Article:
North Central Texas Council of Governments (NCTCOG) : 'A toll road for SH 161 is the only option.'
Interagency Dispute Could Halt Big Project
by Richard Williamson
The Bond Buyer
DALLAS — An interagency dispute could kill one of the largest toll projects in north Texas, as state transit officials warn of dramatic cutbacks in new construction.
Facing immediate peril is the $1 billion extension of State Highway 161 between Dallas and Fort Worth as a turnpike under the supervision of the North Texas Tollway Authority.
To build SH 161 as a high-speed tollway with access roads, the NTTA and the Texas Department of Transportation have to agree on terms.
At last week’s meeting of the Texas Transportation Commission, which oversees TxDOT, chairman Ric Williamson gave the NTTA a Dec. 21 deadline for reaching agreement with TxDOT engineers. Without an agreement, plans for a tollway would die, he said.
NTTA officials said there were too many issues to resolve to reach agreement by that date.
The pressure to reach an agreement comes as the NTTA develops financing and construction plans for the largest toll project in Texas, the $5 billion State Highway 121 north of Dallas. The authority today is scheduled to issue up to $3.75 billion of bond anticipation notes to provide an upfront payment to regional governments for the right to build SH 121.
While SH 121 is in a developing area of Collin and Denton counties surrounded by vacant land, SH 161 runs through some of the most heavily developed areas of Dallas and Tarrant counties, including the suburbs of Irving, Grand Prairie, and Arlington.
SH 161 is expected to be a major thoroughfare linking the affluent northern suburbs of Dallas to the area near the Dallas Cowboys’ new stadium under construction in Arlington to the south. Currently, SH 161 reaches only as far as U.S. 183 in Irving, site of the Cowboys’ current Texas Stadium several miles north of the Arlington site. The Cowboys begin play at the new stadium in 2009 and will host the 2011 Super Bowl.
If it is not built as a toll road, the SH 161 expansion could go forward as freeway financed by bonds backed by gas-tax revenues.
“On the surface, that sounds fine,” said Lara Rodriguez, spokeswoman for the North Central Texas Council of Governments. “But if it is built as a gas-tax road, that takes away from other projects in the Dallas-Fort Worth area, and that would be a huge blow to transportation projects in the region. A toll road is really the only option.”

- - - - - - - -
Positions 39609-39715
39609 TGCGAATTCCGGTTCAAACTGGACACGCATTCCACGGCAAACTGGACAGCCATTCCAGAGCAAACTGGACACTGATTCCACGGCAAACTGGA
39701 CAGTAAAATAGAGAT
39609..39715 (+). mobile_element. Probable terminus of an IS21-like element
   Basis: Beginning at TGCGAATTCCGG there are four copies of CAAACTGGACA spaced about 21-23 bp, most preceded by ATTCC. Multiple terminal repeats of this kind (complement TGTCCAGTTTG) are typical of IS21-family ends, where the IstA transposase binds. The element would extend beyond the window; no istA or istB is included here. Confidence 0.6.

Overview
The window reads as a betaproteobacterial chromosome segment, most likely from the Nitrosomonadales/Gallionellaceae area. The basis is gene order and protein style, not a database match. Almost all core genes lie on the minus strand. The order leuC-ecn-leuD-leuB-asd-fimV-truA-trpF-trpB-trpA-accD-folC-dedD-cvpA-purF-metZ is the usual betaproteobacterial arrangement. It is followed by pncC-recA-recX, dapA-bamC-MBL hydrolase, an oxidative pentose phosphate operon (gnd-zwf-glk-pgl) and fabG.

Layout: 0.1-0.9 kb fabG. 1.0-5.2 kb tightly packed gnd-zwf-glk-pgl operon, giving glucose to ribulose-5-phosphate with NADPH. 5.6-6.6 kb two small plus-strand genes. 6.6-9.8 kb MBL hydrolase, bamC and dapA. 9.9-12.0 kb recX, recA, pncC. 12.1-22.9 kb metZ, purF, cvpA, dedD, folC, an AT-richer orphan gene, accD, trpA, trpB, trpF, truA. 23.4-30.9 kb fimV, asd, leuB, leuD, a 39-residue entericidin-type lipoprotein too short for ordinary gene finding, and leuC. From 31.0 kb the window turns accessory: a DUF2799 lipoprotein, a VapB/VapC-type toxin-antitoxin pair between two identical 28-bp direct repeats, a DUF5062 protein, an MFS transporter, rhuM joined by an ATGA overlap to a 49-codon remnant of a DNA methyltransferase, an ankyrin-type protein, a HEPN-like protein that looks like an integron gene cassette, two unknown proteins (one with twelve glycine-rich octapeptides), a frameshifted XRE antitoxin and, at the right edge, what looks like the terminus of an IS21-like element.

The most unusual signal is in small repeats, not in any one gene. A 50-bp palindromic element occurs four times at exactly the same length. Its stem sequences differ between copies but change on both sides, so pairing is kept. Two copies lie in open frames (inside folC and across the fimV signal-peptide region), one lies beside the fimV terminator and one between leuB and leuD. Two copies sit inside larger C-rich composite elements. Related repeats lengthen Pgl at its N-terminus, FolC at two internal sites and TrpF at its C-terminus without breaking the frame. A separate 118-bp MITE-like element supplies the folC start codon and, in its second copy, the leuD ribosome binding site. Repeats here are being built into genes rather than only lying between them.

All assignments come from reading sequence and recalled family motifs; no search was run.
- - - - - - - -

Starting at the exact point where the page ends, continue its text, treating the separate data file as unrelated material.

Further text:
The state has no money to spend on SH 161 and would have to use $600 million from the $3.3 billion up-front payment that the NTTA is paying to the Regional Transportation Commission for the right to build SH 121, Williamson said.
“We have 90% of the engineering plans ready and are ready to proceed as early as next summer,” said TxDOT spokesman Bill Compton.
Local governments in the region have already begun clamoring for a share of the upfront payment for local projects.
Under SB 792, signed into law by Gov. Rick Perry last summer, regional toll authorities have first rights to toll projects. But if they cannot reach agreement, TxDOT has the right to build the road itself.
The dispute between TxDOT and the NTTA involves a market valuation process mandated by SB 792. SH 161 is seen as the first test of that process.
Under the new law, the two agencies have to agree on terms for determining the value of a proposed toll project. The actual study would be conducted by a third party. But reaching an agreement on the valuation is potentially time consuming.
In order to shape the valuation, the NTTA says it needs access to TxDOT’s software for the complex calculations over a 50-year timeframe. TxDOT regional engineer Bill Hale said the software is proprietary and not open to the NTTA’s inspection.
At last week’s TTC meeting, TxDOT deputy executive director Steve Simmons outlined ideas for spending reductions to meet budget constraints, including cutting consulting engineering budget by 57%, or about $250 million.
Another possibility is trimming the budget for right-of-way purchases from $500 million to $275 million or reducing the agency’s budget by half in fiscal 2009.
Despite the availability of more than $9 billion through two new debt funds and a $3.3 billion check soon to come from the North Texas Tollway Authority, the agency is barely meeting its daily and monthly cash-flow needs.
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